Don’t Buy Meme ($MEME) has taken the DeFi world by storm — since its inception, the community-created token has grown over 900% in value.
Part of the increase in demand is because users need MEME tokens in order to stake them and earn pineapples. Similar to the yield farming craze, to mint these non-fungible tokens (NFTs), one must first stake MEME.
Originally started as a joke (err, meme?), the growing project currently has a 24hr trading volume of $2M and a $16M market cap, as of September 28th, 2020.
So don’t be fooled by the name. MEME is an innovative, experimental platform for digital artists to explore new avenues to share and tokenize their works. Early collectors and fans can stake, farm, then purchase these pieces and keep them for themselves or potentially resell them later if they choose.
Users were explicitly told not to buy meme, but the opposite has occurred.
DeFi Builders & Creators
Sven Eberwein, a digital artist, works at the intersection of computer graphics and internet culture. His works emerge from references he collects around the “World Wild Web” and set to explore their impact and relevance in new contexts. In his words, he produces “Works of the internet, by the internet, for the internet.”
His artist collection series, the first of its kind on Don’t Buy Meme, pays homage to the strong pineapple symbology.
How We Calculated ETH Emissions
We worked with Sven to calculate the CO2 emitted from the $MEME x SVEN pool contract with the following methodology.
In short, we examined the total gas usage of contract interactions from its launch until September 22nd. We then multiplied this value by the emissions coefficient per unit of gas derived from Offsetra’s analysis of the Ethereum network. This emissions coefficient is a function of electricity usage and what’s termed a grid emissions factor, which are available on a per country basis, derived through careful analysis of a country’s electricity generation profiles and the overall efficiency of its power system.
As expected, mining activities in one country may yield vastly different emissions when compared with such activities in another country (some countries have cleaner electricity grids due to the proportion of their electricity generated from non-fossil sources, e.g. wind power).
For a more detailed overview of our methodology, visit our draft document ETH — CO2 methodology.
Importantly, for large mining operations the chief variable of concern is electricity cost — not the climate-friendliness of the electricity. There is a geography which marries these two concerns though; namely, Iceland. Though the Ethereum network would be much greener if all of the computing power was located on that beautiful island, it certainly wouldn’t abide by the principle of decentralization.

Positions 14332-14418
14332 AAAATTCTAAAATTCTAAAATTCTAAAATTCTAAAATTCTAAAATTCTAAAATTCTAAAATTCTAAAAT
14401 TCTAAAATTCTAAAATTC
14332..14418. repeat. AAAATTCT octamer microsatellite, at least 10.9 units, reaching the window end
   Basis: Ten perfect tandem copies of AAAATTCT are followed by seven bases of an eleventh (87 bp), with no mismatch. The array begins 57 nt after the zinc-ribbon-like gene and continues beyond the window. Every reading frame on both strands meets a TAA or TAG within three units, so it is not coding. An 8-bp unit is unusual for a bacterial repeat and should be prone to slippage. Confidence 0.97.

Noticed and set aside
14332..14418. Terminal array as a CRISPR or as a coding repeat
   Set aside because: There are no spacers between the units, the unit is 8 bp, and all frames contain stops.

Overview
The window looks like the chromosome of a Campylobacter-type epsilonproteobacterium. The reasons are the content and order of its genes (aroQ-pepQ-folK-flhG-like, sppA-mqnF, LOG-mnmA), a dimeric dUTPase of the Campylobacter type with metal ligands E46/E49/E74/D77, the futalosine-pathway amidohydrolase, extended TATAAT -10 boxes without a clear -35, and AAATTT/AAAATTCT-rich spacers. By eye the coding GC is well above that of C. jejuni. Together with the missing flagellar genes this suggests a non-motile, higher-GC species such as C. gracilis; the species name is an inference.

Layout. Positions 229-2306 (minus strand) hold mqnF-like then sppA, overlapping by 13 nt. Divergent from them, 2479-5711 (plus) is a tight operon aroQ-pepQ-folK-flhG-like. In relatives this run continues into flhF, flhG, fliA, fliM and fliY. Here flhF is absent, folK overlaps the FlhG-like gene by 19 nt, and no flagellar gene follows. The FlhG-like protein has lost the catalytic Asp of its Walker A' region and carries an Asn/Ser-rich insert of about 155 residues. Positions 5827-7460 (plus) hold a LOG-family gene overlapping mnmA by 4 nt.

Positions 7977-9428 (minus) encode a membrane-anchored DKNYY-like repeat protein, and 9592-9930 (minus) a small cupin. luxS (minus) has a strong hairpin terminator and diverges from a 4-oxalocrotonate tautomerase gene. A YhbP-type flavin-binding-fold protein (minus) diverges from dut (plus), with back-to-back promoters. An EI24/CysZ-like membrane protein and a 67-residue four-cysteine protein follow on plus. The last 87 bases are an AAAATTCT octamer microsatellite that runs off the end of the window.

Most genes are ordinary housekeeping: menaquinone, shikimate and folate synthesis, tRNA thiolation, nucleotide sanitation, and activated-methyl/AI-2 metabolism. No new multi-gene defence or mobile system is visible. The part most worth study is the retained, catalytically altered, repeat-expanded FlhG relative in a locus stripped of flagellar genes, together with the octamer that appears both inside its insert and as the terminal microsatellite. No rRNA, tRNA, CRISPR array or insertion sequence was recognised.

Carbon Neutral NFT Release
Sven has offset 22 tonnes of VCUs from the Bull Run Forest Carbon project. The Bull Run project, in addition to having a name familiar to crypto-enthusiasts, is designed to protect 4,650 ha of tropical pine forests, grasslands, and mature humid broad-leaf forest in the Cayo District of Belize, Central America. This area, which lies 23.5 km east-southeast of San Ignacio, Belize, includes 15 IUCN listed endangered species! The property consists primarily of a tropical pine savannah with a small component of tropical mixed broad-leaf forest. Several studies involving bird conservation and protection on the property have been undertaken in the years since the project started, including a study on the threatened orange-breasted falcon.
We’re certain that Sven’s commitment with Offsetra makes this the first carbon neutral NFT release.
Why Does This Matter?
For starters, we’ve been thinking about this awhile — our founding team has been involved in the digital payments and cryptocurrency spaces for a number of years. Whether it’s pineapples being farmed for artwork or sending ETH to someone for building a web application, transactions result in carbon emissions.
Alas, the times of mining scrypt-based cryptocurrencies using GPUs has long passed. Nowadays our efforts are focused on understanding the environmental impact of the Ethereum network. For additional reading, you can take a high level look on those efforts in our article, The Climate Impact of Cryptocurrencies.
If you’d like to offset your ETH contract’s emissions or explore other business opportunities, send us an email to info at offsetra.com. You can also evaluate the carbon footprint of your own ETH transactions at carbon.fyi.
Be sure to follow us on Twitter and visit Offsetra for other ongoing developments.
The Offsetra Team